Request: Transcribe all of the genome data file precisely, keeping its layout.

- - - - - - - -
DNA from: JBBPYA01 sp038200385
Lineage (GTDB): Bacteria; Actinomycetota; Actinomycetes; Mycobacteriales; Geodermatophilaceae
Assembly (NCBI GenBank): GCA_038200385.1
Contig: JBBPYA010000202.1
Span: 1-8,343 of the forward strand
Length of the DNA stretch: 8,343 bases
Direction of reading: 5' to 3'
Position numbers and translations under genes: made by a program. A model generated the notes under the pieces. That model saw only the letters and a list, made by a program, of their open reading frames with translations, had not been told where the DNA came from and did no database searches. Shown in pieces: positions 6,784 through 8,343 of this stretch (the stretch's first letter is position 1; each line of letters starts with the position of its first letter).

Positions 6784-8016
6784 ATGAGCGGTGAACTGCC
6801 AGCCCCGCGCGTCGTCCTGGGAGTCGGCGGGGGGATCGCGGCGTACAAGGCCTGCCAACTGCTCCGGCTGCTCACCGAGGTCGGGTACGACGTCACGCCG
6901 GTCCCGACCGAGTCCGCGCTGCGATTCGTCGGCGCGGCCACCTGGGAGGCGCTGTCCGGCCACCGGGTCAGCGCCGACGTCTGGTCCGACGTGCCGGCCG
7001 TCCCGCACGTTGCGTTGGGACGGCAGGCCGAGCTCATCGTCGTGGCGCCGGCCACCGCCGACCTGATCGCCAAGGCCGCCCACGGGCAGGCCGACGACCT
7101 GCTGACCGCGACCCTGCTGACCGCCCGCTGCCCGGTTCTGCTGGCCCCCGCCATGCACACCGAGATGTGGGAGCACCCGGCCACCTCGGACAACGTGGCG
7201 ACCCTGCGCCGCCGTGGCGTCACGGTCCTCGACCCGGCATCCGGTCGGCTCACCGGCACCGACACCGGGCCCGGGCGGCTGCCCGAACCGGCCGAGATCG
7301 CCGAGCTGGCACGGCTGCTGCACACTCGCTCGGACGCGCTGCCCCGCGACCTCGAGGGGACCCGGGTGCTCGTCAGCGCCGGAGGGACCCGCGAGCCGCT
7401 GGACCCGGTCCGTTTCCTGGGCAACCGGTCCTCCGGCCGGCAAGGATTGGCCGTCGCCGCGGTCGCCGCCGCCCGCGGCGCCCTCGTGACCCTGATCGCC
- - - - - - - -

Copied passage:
DNA from: JBBPYA01 sp038200385
Lineage (GTDB): Bacteria; Actinomycetota; Actinomycetes; Mycobacteriales; Geodermatophilaceae
Assembly (NCBI GenBank): GCA_038200385.1
Contig: JBBPYA010000202.1
Span: 1-8,343 of the forward strand
Length of the DNA stretch: 8,343 bases
Direction of reading: 5' to 3'
Position numbers and translations under genes: made by a program. A model generated the notes under the pieces. That model saw only the letters and a list, made by a program, of their open reading frames with translations, had not been told where the DNA came from and did no database searches. Shown in pieces: positions 6,784 through 8,343 of this stretch (the stretch's first letter is position 1; each line of letters starts with the position of its first letter).

Positions 6784-8016
6784 ATGAGCGGTGAACTGCC
6801 AGCCCCGCGCGTCGTCCTGGGAGTCGGCGGGGGGATCGCGGCGTACAAGGCCTGCCAACTGCTCCGGCTGCTCACCGAGGTCGGGTACGACGTCACGCCG
6901 GTCCCGACCGAGTCCGCGCTGCGATTCGTCGGCGCGGCCACCTGGGAGGCGCTGTCCGGCCACCGGGTCAGCGCCGACGTCTGGTCCGACGTGCCGGCCG
7001 TCCCGCACGTTGCGTTGGGACGGCAGGCCGAGCTCATCGTCGTGGCGCCGGCCACCGCCGACCTGATCGCCAAGGCCGCCCACGGGCAGGCCGACGACCT
7101 GCTGACCGCGACCCTGCTGACCGCCCGCTGCCCGGTTCTGCTGGCCCCCGCCATGCACACCGAGATGTGGGAGCACCCGGCCACCTCGGACAACGTGGCG
7201 ACCCTGCGCCGCCGTGGCGTCACGGTCCTCGACCCGGCATCCGGTCGGCTCACCGGCACCGACACCGGGCCCGGGCGGCTGCCCGAACCGGCCGAGATCG
7301 CCGAGCTGGCACGGCTGCTGCACACTCGCTCGGACGCGCTGCCCCGCGACCTCGAGGGGACCCGGGTGCTCGTCAGCGCCGGAGGGACCCGCGAGCCGCT
7401 GGACCCGGTCCGTTTCCTGGGCAACCGGTCCTCCGGCCGGCAAGGATTGGCCGTCGCCGCGGTCGCCGCCGCCCGCGGCGCCCTCGTGACCCTGATCGCC